Coronavirus and plastic pollution

There is simply no independent scientific evidence that supports presenting single-use plastic bags as a safeguard against coronavirus. In fact, coronavirus could remain stable on plastic surfaces for longer than on other materials.

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Hong Kong’s beaches have been strewn with single-use plastic face and surgical masks:

Will plastic pollution get worse after the COVID-19 pandemic? | euronews.com

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I-News has recently carried a plea by the Executive Director of Greenpeace:

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Coronavirus is not an excuse for the Government to break promises on banning single-use plastics

Presenting single-use plastic bags as a safeguard against coronavirus is nonsense

… As people buy more food to cook at home, our household waste, particularly plastic food packaging, builds up. The UK’s top 10 supermarkets are producing more than 900,000 tonnes of plastic packaging annually and despite setting ambitious reduction targets, this amount increases every year. In normal times only 30 to 34 per cent of household plastic waste is collected for recycling but lockdown has meant that some local councils are struggling to maintain recycling services and it’s likely that some of our plastic waste will have to be incinerated or end up in landfill. Our lack of recycling capacity in the UK meant that in 2019, we exported close to 700,000 tons of plastic waste, but now, fewer countries are accepting Britain’s rubbish.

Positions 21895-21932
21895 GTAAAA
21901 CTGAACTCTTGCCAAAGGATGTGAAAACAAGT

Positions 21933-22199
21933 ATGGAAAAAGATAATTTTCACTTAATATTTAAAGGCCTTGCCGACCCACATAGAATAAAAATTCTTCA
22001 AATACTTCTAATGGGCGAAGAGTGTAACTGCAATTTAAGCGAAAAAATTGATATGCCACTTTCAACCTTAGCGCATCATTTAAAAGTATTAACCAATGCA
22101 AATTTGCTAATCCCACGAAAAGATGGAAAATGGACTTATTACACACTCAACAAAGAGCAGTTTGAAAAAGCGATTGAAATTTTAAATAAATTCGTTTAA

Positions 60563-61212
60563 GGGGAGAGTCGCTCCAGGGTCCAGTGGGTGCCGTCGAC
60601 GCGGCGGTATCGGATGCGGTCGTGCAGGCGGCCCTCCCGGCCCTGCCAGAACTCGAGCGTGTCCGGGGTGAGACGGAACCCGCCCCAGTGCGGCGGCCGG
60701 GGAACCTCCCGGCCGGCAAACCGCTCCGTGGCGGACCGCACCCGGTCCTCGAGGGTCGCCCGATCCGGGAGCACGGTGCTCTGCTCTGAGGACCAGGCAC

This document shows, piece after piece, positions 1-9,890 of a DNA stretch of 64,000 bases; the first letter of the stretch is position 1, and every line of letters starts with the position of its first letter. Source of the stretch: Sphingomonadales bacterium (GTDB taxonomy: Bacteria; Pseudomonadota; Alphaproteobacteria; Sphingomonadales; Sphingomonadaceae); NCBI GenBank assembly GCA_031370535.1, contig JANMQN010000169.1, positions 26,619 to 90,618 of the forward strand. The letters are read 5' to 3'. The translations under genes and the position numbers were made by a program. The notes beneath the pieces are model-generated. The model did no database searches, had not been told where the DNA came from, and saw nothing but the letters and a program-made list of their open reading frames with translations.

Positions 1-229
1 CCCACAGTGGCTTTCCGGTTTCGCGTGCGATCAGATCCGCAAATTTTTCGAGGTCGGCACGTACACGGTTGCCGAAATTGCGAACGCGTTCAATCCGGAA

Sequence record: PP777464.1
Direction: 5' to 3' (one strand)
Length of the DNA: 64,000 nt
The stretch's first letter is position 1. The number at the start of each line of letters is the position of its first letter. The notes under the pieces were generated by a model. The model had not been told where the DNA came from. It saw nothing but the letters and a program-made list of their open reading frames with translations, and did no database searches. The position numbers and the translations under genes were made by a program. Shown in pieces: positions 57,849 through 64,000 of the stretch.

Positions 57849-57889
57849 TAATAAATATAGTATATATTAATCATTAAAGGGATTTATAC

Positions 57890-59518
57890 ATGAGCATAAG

While the coronavirus pandemic is shining a light on our growing plastic waste problem, it is also threatening hard-won progress made to curb production of single-use plastics. In the US, conservative think tanks have used the virus as an opportunity to launch a campaign peddling misinformation about the supposed hygienic properties of single-use plastic…

There is simply no independent scientific evidence that supports presenting single-use plastic bags as a safeguard against coronavirus. In fact, a study in the New England Journal of Medicine found that under laboratory conditions, coronavirus could remain stable on plastic surfaces for longer than on other materials, like cardboard, cloth or wood.

Indeed, according to the UK government’s most recent health advice, the risk of cross-contamination of coronavirus to food and food packaging is actually very low. Ultimately, hand-washing, good hygiene and food safety processes are the best line of defence….

Coronavirus must not be used as a reason for the Government to drift on its promises around environmental protection. The long awaited ban on plastic straws, stirrers and cotton buds has been delayed by six months. This is intended to allow stretched local councils and businesses time to enact the legislation.

Progress must also remain on track for the introduction of the plastics tax, which will apply to packaging that does not contain at least 30 per cent recycled plastic. This will shift the financial burden from local councils who for too long have used their dwindling coffers to deal with our plastic waste. It’s time for the polluters to pay. Plastics manufacturers must take greater responsibility for cleaning up their own mess.

The coronavirus has brought massive change and upheaval to our lives and the global economy. But disruption can yield some positive outcomes if we get the response right. We now have a unique opportunity to rebuild our economy and structures, placing the health and welfare of people and planet before profit. This must include putting an end to the scourge of pointless plastics that pollute our land, air and sea.

Coronavirus is not an excuse for broken promises on banning single-use plastic | inews.co.uk

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